Back-to-School time is an exciting and highly anticipated return for many students; however, it can also be an over-stimulating and overwhelming experience. Here are a few strategies and suggestions to continue to ease the transition back-to-school for your child and family:
1. Make sure your child is well-prepared for what to expect. Before returning to school it may be helpful to visit the new school or new classroom so that your child can familiarize himself or herself with the environment. If possible, point out noteworthy spaces such as the bathroom, cubbies, or “cool down” corner; take pictures if you can! Reading a book or creating an individualized social story about going back to school is another great way to prepare your child for this transition. Choose or create stories that highlight all the fun and exciting aspects of school that your child will get to experience during the upcoming year! Including photos of the new building or classroom and teacher can help to reduce anxiety surrounding the end of summer transition.
2. Establish a bedtime and morning routine. A week before school starts, help your child get back into the swing of weekday school routines by setting up an appropriate sleep and wake schedule. If your child has been staying up later over summer break or vacation, readjust those sleep-wake cycles by getting to bed and waking up 10-15 minutes earlier per day until they are into a healthy hourly range. It is essential that children receive the recommended amount of sleep each night in order to promote energy and attention levels needed for optimal functioning in the classroom. The Centers for Disease Control and Prevention (2017) provide the following recommendations:
3. Facilitate structure and predictable schedules. Creating a family calendar, setting up a routine and set of rules for after-school, and establishing personal and family organizational systems will help not only your child, but your entire family transition into back to school roles with ease. Regular routines, familiarity, and boundaries are all essential in helping children anticipate and understand what is expected from them at various times throughout the day. Creating a visual schedule for your child’s daily routine is a great way to solidify understanding and promote independence, and to facilitate smooth transitions throughout the day. For more information on use of visual supports and visual schedules, visit: https://www.autismspeaks.org/docs/sciencedocs/atn/visual_supports.pdf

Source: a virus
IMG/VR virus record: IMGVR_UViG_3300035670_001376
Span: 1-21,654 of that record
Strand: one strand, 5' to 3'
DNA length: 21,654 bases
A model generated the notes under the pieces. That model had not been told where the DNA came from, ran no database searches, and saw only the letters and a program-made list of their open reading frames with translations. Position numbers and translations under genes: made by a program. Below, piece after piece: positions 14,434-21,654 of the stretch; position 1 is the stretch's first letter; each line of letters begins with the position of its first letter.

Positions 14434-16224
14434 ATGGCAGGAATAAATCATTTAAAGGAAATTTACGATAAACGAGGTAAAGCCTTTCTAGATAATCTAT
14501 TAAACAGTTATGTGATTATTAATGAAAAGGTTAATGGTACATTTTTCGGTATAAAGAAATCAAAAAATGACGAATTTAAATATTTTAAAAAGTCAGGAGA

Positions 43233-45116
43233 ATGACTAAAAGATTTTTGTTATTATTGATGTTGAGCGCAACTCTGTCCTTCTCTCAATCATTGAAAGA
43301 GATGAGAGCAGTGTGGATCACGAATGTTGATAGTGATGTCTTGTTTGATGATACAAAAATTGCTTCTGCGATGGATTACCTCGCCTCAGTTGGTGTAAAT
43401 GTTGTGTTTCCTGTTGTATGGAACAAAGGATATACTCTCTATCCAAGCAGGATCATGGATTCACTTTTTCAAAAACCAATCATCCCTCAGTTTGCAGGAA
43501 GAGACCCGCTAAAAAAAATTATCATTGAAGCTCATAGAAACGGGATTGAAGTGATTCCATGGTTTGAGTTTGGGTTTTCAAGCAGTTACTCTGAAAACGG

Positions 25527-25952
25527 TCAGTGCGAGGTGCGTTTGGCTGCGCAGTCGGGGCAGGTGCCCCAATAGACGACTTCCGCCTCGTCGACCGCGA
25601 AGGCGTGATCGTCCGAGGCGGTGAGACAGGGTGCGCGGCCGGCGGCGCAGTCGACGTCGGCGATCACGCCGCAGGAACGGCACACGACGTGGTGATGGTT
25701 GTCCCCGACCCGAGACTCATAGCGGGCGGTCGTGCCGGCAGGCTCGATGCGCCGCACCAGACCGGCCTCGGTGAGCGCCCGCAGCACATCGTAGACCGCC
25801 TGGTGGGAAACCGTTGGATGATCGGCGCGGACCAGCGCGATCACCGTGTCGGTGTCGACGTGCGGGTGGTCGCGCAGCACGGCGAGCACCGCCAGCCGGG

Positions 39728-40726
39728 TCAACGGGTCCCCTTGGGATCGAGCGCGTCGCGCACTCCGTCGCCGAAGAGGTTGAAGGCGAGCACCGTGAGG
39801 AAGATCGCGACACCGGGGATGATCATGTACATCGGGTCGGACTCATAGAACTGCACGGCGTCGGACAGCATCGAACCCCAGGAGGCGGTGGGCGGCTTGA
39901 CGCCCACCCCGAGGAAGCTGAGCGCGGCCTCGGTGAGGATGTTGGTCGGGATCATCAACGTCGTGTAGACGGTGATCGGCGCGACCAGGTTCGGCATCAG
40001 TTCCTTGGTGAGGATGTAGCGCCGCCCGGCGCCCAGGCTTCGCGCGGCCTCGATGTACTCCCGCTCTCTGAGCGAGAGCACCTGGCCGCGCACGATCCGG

4. Prep for school the night before. Have your child help you pick out their outfit for the next day and pack their lunch box and backpack the night before. This will not only help those hectic mornings run more smoothly, but will also promote time management, organizational skills, a sense of responsibility, and independence in self-care.
5. Implement a positive reinforcement system. Using a reward or token system is a great way to encourage your child to participate actively in his or her day-to-day routines. Positive reinforcement may particularly come in handy in resuming routines surrounding homework completion. For example, “each night we complete our homework on-time and initiate our work independently, we earn a star on our chart, at the end of the week if we have 5 stars, we have a family movie night with popcorn!” For more tips on setting up good homework habits as we get back into the swing of the school year, https://aaspeech.com/healthy-homework-habits-from-an-ot/